36 Mint WW2 spitfires to be unearthed...

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posted on Jan, 18 2013 @ 12:42 PM
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Thats so sad... I love buried treasure stories.

Like a freeze frame time capsule from a bygone era.




posted on Jan, 18 2013 @ 02:05 PM
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Originally posted by nake13
An early Mk Vb would be my guess,as they were,initially fitted with the same spinner covering the de havilland constant speed governing gear used by the Mk ia's and mk 2's,although some mk 1a spits were fitted out with 2 x 20mm cannon and 4 x 303's during the battle of Britain,but not liked by the pilots as the Hispano cannon were prone to jamming.


All excellent points however I still think its supposed to be a Mk.Ib.

The drawing seems to show the early VHF antenna and the original windscreen before they were switched to the bulletproof style.

Those details would preclude a Mk.V?

Spitfire production was anything but linear and homogeneous, interesting that you see a similar parallel in the Bf-109. It makes sense in that you are trying to adapt a moving production line on the fly, its easy to see how the lines can get blurred quickly.

It is nice to see so many people that have an honest appreciation of these aircraft amongst the ATS membership.



posted on Jan, 18 2013 @ 02:08 PM
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Originally posted by dowot
Sorry folks, looks like there are no planes to be found, according to latest BBC news this morning.

Although the guy who started all this is still confident, 3 sites have been looked at with no results.

The Russian sponsors were to have given an announcement today but pulled out, saying nothing to report.

www.bbc.co.uk...

I presume that there are some planes missing from the production lists, so they are somewhere, cue further speculation!



Well that sucks.



The team of archaeologists working on the dig are specialists in the field of war excavations.

They have been digging at the site over the last week.

They have also examined the file of evidence supplied by David Cundall which includes eyewitness testimony from eight individuals.

However they believe that none of the testimony proves that Spitfires were buried at the airport or any of the other sites in Burma.

The team has also examined the existing war archives as well as photographs and drawings by official war artists from the period.

I understand they believe traces of metal alloy found in the ground could come from other sources. During the dig they uncovered pieces of the old metal runway.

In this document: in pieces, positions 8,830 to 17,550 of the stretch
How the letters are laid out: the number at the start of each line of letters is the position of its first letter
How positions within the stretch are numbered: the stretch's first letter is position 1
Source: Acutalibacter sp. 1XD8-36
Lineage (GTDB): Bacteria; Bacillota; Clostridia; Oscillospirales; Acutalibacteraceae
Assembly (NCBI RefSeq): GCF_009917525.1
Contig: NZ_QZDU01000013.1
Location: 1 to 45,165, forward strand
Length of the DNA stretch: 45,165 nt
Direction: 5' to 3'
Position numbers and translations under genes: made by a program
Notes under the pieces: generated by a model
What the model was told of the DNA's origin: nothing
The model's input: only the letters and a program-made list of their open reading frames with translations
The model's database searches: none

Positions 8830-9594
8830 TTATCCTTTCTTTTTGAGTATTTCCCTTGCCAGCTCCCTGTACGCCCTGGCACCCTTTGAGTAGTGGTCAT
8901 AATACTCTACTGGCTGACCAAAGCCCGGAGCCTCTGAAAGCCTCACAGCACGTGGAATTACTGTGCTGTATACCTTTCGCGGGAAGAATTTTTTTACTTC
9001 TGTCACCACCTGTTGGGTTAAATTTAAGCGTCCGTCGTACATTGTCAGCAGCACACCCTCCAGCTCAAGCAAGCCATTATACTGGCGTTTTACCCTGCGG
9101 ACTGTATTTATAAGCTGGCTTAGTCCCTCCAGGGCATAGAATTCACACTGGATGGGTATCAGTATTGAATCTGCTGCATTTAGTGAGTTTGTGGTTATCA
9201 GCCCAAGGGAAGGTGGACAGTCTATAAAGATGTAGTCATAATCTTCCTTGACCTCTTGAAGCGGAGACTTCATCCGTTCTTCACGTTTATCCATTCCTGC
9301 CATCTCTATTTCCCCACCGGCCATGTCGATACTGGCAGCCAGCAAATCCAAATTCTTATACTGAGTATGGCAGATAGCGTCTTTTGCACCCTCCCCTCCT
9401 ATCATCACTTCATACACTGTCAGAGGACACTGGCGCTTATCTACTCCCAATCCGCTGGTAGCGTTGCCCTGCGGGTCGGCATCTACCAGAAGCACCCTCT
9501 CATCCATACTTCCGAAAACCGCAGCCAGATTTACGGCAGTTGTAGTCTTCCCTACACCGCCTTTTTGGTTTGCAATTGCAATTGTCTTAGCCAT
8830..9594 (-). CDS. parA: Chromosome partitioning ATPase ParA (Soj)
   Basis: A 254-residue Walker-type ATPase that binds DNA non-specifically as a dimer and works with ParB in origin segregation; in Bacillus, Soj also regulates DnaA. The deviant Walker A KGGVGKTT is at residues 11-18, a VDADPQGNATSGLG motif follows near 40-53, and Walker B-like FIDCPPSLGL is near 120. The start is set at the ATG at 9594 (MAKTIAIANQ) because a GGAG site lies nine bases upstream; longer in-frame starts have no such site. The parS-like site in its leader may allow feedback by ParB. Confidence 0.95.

One possibility they have studied is that witnesses may have seen crates of other aircraft - used for observation work - being shipped through the airport during the period.

However, Mr Cundall insists that his eyewitness testimony is correct. He says the archaeologists have dug in the wrong place.

The dig was delayed on Thursday by official concerns that work could interfere with electric cables and water pipes.



posted on Jan, 18 2013 @ 04:19 PM
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Originally posted by dave_welch

Originally posted by Drunkenparrot
I believe they are thought to be a combination of Griffon powered Mk.XIV's and Mk.XVIII's possibly with a few Merlin 64 Mk.VIII's.

Unfortunately the first crate is full of water, doesn't bode well with all of our hopes of digging a full fighter wing of brand new Spits out of the mud.


Time Capsule Unveiling Reveals Rusty 1957 Plymouth


A concrete vault encasing a 1957 Plymouth Belvedere buried a half-century ago may have been built to withstand a nuclear attack but it couldn't beat back the natural onslaught of moisture.

At a Friday ceremony complete with a couple of drum rolls, crews removed a multilayered protective wrapping caked with red mud, revealing a vintage vehicle that was covered in rust and wouldn't crank.

There were a few bright spots, literally: shiny chrome was still visible around the doors and front fender, and workers were able to put air in the tires.

But the unveiling in front of thousands of people at the Tulsa Convention Center confirmed fears that the past 50 years had not been the kindest to Miss Belvedere.




You beat me to it! I wanted to post this, as I was pretty excited about seeing them unearth the old Plymouth. Plus, I'm from Oklahoma, so it was kind of a big deal for us.... Then we saw it, and there was a quick killing of all the excitement. However, if the planes are packed in grease, there's less chance of this happening to them.
funny thing is boyd codington was tasked to restore this beast but he died & they tossed him in the hole this thing came out of
edit on 18-1-2013 by blackz28 because: mistake lol



posted on Jan, 18 2013 @ 04:27 PM
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reply to post by Drunkenparrot
 

I'd also say it's a Mk Vb (or just possibly a Ib).
edit on 18-1-2013 by squarehead666 because: Too many Is



posted on Jan, 20 2013 @ 01:11 PM
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As an independent observer Spitfire Historian Peter Arnold puts it into perspective. At Mingaladon they apparently never got a chance to dig at the hot spots. In essence there was a documentary story to be filmed and they were permitted to dig first at the non hot spot at Mingaladon. The aim was to move onto the main area .....

See following.

Post by Peter Arnold
edit on 20/1/2013 by tommyjo because: Malformed link corrected



posted on Jan, 21 2013 @ 05:01 AM
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Burma spitfires: search still on, says mission leader David Cundall

Interview of David Cundall at following link.

Video Interview - Article






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